Our Town downtown
December 18, 2006
It was last Thursday and I could have stayed home and read the magazine that just came in the mail or finished re-reading James Joyce’s ‘Portrait of the Artist as a Young Man’ which had jumped off the shelf at me in an airport store in Salt Lake City at Thanksgiving or gone down to First Avenue and watched the NFL game at a favorite bar and eaten chili out of a big white bowl there.
But I had promised myself for two days that I’d go down to 4th Street to KGB (it’s a bar, and more than that) to a reading where three known women novelists were going to read from their latest work in support of an organization I’d never heard of but which sounded interestingly worthwhile in the listing in Time Out New York. ‘Behind The Book’ it’s called and they get authors to go into classrooms and they work with teachers to make it a lot more interesting than just having an author go into classrooms and read. I know that because when I got to KGB, I was one of only three people who are pathologically early to things like I am and I talked to a woman from the organization who was placing some cards promoting its mission on the wooden surfaces around the small second floor bar space in KGB that is one of the great spaces you’ve been in. Think the warm lighting and colors from the movie ‘Reds’.
So, yes, I did go. And the women who read were wonderful and maybe some of the 30 or so listeners fell in love with them like I did for being smart and lively-minded and beautiful standing in that good light reading to us with cars outside making some noise and kids too. The only thing missing was smoke. They say there was an ordinance in Boston that made an exception to the no-smoking laws there; it said that if now-dead former Celtic coach Red Auerbach came to a game and wanted to light a cigar like he used to when the great Celtic teams he coached had the game in hand he could. Well, KGB ought to be the exception here. I remember lighting up there when I used to go there all the time when I first moved here. I used to live closer.
It’s funny about this city; every neighborhood is so self-contained with its own taverns and bodegas and pizza slices and dry cleaners that you don’t have to go back to your former neighborhood to see the old bartenders and pizza guys like you thought you would. You get to the point where you think you don’t miss them, but you do. Walking from the Gramercy Park area where I live now down Second Avenue toward 4th Street past where I used to live and where I seldom walk now for some reasons, reminded me how suburban the rest of the city is compared to downtown south of 14th Street. It’s a better world down there. Pete Hamill wrote something like this once, that it’s one of the sad things in life to regret not living any longer in a place you shouldn’t have left. That’s me and the regrets I have over leaving a studio apartment on 13th Street. I can’t even walk down that street.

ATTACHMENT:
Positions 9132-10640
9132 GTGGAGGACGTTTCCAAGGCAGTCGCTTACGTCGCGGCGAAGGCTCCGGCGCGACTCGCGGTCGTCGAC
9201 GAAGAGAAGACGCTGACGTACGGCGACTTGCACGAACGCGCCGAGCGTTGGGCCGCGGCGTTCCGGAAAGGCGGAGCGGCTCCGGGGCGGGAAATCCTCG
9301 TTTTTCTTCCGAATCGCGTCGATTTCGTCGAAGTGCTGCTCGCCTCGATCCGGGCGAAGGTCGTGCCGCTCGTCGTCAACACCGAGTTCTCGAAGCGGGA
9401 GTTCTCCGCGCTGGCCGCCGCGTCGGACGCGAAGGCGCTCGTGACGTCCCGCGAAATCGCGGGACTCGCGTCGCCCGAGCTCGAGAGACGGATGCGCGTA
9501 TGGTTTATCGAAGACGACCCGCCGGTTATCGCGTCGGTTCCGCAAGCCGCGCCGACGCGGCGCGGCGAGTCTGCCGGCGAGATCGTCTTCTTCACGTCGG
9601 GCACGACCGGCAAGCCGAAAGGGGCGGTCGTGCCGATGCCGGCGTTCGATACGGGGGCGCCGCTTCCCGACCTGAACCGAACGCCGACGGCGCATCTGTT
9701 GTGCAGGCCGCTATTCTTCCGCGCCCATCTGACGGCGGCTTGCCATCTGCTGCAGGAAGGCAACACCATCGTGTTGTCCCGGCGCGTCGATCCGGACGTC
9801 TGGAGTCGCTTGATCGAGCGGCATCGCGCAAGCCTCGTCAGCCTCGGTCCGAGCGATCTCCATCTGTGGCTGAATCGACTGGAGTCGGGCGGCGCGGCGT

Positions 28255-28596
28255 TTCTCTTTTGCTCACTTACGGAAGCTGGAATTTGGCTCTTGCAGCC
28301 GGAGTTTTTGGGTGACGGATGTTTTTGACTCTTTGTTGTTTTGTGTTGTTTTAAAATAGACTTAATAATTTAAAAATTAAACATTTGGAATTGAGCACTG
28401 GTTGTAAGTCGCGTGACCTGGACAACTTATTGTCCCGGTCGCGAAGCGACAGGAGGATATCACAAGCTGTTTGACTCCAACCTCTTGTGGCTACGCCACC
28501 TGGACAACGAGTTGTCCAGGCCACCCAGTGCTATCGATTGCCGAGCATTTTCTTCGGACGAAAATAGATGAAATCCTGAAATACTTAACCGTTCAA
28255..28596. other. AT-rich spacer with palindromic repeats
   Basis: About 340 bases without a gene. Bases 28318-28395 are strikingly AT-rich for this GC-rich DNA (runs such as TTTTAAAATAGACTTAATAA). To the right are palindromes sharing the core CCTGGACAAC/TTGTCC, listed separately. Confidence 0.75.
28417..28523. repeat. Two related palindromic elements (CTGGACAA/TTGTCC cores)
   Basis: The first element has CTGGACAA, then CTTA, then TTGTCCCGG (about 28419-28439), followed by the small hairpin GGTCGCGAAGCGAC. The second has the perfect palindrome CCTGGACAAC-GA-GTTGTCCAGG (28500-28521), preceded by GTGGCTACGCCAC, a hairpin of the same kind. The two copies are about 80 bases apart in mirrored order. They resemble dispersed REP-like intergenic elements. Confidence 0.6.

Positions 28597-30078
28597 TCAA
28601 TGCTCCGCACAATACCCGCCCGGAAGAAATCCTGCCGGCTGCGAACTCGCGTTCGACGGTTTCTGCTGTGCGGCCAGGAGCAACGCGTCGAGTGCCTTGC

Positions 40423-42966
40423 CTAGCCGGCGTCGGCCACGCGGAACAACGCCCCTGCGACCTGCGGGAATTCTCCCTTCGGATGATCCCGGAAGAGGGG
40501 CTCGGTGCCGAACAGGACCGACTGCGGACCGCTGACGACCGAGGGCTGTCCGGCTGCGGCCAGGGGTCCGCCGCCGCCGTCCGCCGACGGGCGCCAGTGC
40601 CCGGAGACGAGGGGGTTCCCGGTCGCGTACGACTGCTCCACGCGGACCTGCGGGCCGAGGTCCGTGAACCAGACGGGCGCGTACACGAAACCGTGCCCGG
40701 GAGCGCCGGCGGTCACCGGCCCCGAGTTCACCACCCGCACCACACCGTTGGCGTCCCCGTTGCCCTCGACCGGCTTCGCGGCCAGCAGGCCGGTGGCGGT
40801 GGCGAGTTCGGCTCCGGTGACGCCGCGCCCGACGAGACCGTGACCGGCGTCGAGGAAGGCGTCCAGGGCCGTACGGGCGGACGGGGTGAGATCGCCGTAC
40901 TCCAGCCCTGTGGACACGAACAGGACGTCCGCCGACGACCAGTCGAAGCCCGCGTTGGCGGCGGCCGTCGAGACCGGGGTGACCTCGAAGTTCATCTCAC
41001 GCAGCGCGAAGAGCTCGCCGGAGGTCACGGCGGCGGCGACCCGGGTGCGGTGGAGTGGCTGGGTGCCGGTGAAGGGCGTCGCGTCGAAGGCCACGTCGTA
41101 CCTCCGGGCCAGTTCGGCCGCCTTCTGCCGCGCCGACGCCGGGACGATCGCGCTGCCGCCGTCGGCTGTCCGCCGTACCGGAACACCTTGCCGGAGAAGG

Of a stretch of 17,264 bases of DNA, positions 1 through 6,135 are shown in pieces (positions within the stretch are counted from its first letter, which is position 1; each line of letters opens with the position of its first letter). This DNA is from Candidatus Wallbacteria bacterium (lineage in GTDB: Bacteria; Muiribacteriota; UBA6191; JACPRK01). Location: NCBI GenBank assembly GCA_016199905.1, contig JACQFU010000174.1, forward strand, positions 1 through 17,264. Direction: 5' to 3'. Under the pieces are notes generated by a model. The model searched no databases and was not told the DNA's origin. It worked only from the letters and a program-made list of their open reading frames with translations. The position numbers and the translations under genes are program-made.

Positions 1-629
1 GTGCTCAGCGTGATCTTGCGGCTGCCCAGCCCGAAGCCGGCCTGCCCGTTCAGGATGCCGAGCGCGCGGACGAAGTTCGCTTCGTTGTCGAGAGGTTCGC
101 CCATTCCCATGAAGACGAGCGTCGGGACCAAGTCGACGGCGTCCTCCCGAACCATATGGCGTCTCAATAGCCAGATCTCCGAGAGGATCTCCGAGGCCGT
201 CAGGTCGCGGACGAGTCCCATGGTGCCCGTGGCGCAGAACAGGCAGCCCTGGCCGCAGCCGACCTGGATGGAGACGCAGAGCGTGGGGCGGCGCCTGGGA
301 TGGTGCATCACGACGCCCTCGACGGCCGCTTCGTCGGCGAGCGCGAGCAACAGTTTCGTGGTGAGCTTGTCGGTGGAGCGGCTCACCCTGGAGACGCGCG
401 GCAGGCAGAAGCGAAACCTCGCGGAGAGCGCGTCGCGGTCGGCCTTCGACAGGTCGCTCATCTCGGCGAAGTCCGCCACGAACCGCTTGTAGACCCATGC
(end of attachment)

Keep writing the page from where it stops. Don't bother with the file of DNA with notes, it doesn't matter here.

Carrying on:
Anyway, on my way to KGB a little bit before 7:00 when I’m not even sure I want to be going to it, I’m passing all the places I used to pass and when I come to the wrought iron fence along the side of St. Mark’s Church, my eyes almost water as if I’m seeing my late mother sitting there against the fence unaware of me. But it’s not my mother, it never is; it’s a soft-faced black woman who I haven’t passed in the four years since I moved away, but who I used to pass in my going and coming on the street every night for four better years. She would sit there each night, shaking a big plastic cup like you’d get a $9 beer in at a Yankee game and she’d shake it all night. I used to give her a dollar every night.
We stared at each other, nearly gasping or collapsing in recognizing each other, like mother and son almost. I gave her ten bucks and smiled at her with wide eyes and told her she looked great. She smiled and was glad to see me I could tell and kept rattling the cup. I think I loved the women who read later because my heart had been opened by her and the walk downtown toward home. Merry Christmas to her. You too.
-- Bill Gunlocke